Chemistry plays a large role in zero waste. From melting down plastics so they can be recycled, to measuring the PH balance in compost, to deriving energy from waste, there been a lot of activity and development in this area, especially in recent years.

Chemistry of Compost
While we can put food scraps, food-soiled paper, and plant debris and clean wood in our green organics cart, the science of composting is more complex than that. There must be a fine balance of materials that go into compost, especially at the small home composting level. Learn more about that and the chemistry of compost from Cornell University.

Chemistry of Recycling
In order to recycle used items made from materials such as glass, metal, and plastic into new things, they first need to be melted down into their base material form. While glass and metal are nearly infinitely recyclable, plastic is a different story. GreenBiz does a good job at explaining plastic recycling in short order as well as exploring depolymerization. Did you know that plastic recycling also includes carpet recycling? It’s true! An interesting fact is that 75 percent of carpet is made from nylon, a plastic material. However, CVSan promotes less plastic use as being better for the environment in general because plastic recycling does have its issues.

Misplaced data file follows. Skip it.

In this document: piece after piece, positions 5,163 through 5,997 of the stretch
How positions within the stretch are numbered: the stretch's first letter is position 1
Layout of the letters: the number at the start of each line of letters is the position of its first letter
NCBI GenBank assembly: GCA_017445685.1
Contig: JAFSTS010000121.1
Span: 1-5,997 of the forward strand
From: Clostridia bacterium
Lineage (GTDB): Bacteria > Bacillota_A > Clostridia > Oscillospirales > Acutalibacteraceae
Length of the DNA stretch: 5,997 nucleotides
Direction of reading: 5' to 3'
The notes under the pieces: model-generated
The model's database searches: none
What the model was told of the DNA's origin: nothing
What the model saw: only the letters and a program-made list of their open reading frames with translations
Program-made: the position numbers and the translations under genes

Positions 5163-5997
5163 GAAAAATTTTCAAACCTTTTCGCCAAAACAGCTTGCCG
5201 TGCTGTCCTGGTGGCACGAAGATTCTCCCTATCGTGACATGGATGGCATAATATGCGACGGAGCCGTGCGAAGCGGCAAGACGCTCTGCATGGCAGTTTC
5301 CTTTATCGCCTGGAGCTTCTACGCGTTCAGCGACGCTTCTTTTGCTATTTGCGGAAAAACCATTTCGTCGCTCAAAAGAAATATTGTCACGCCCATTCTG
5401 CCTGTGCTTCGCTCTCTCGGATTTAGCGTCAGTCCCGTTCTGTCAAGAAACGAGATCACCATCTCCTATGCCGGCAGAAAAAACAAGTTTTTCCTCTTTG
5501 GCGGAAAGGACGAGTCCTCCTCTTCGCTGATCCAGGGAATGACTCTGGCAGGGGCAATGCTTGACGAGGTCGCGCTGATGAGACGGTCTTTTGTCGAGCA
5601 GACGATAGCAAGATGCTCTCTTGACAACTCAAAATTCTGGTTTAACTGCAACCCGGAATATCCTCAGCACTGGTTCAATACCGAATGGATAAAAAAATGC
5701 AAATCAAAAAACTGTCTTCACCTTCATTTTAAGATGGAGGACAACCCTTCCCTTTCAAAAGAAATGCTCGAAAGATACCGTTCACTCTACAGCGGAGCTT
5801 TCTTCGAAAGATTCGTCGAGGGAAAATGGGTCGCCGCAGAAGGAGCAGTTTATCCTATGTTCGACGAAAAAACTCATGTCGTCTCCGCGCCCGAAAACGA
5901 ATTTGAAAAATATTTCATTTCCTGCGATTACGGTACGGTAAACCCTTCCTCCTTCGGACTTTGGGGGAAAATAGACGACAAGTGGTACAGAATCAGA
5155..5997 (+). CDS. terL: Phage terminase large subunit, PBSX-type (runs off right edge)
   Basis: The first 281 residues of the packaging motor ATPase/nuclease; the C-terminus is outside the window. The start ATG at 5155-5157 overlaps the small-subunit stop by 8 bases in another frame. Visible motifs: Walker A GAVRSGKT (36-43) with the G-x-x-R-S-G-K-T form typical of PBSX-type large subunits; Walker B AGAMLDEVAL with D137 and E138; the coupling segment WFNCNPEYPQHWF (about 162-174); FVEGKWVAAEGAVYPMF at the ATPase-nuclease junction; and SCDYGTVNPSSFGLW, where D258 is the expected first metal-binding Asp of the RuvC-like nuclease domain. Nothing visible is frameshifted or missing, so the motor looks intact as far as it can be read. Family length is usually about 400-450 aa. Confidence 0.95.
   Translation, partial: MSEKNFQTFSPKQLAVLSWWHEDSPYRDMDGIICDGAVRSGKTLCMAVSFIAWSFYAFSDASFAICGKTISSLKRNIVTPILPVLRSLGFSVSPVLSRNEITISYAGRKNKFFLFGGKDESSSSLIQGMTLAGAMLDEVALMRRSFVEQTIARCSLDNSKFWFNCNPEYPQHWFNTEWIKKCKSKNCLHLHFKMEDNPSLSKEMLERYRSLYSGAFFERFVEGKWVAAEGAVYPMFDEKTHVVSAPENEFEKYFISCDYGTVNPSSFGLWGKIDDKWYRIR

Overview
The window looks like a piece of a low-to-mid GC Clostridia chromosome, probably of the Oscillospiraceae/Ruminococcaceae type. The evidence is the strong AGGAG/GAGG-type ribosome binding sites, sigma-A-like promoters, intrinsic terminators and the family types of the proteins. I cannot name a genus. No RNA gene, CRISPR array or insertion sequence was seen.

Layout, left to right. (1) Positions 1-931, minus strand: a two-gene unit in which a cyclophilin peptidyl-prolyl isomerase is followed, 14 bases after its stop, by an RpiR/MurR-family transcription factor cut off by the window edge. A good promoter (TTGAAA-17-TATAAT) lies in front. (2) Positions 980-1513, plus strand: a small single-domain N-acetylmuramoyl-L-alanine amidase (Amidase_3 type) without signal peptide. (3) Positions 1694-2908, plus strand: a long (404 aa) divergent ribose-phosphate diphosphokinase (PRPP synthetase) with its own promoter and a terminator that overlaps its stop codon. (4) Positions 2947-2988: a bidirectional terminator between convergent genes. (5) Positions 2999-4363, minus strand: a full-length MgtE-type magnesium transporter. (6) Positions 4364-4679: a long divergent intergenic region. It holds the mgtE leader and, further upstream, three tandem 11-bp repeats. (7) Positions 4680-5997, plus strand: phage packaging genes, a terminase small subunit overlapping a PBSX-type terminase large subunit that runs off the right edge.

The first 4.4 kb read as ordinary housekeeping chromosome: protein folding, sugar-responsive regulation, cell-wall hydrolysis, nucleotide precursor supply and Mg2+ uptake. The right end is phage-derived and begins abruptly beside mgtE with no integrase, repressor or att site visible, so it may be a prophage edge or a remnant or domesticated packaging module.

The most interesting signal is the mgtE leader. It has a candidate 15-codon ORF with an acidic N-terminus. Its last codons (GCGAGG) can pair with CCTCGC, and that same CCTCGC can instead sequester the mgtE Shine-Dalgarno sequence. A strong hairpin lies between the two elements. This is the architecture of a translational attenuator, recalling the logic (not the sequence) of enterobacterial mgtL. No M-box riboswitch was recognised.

How Materials Degrade
The many different materials that can be recycled break down and degrade differently, depending on what conditions they are exposed to. When placed in a landfill, materials do not degrade as much as they would under more natural conditions, especially if the materials are not organic and if the landfill is so compacted and removed from the elements. When left in the elements, it is a different story as MIT University explores. Materials also differ in degradation based on what type of material they are. Metal degradation, for example shown by the University of Michigan, is affected by “hop” rates of the different elements in the metal.

Taking Energy from Materials
There are many ways in which the waste management and zero waste industry now extract energy from materials such as landfill gas, anaerobic digestion from organics, incinerations and more. While incineration (burning of materials or combustion) is not something CVSan uses as a strategy for recycling or composting materials (see GAIA’s helpful video on the myths of “waste-to-energy”), landfill gas and anaerobic digestion are more and more common in our industry. Alameda County Industries (ACI), our contracted hauler uses liquified natural gas or LNG, which can come from landfills, in their collection vehicles.

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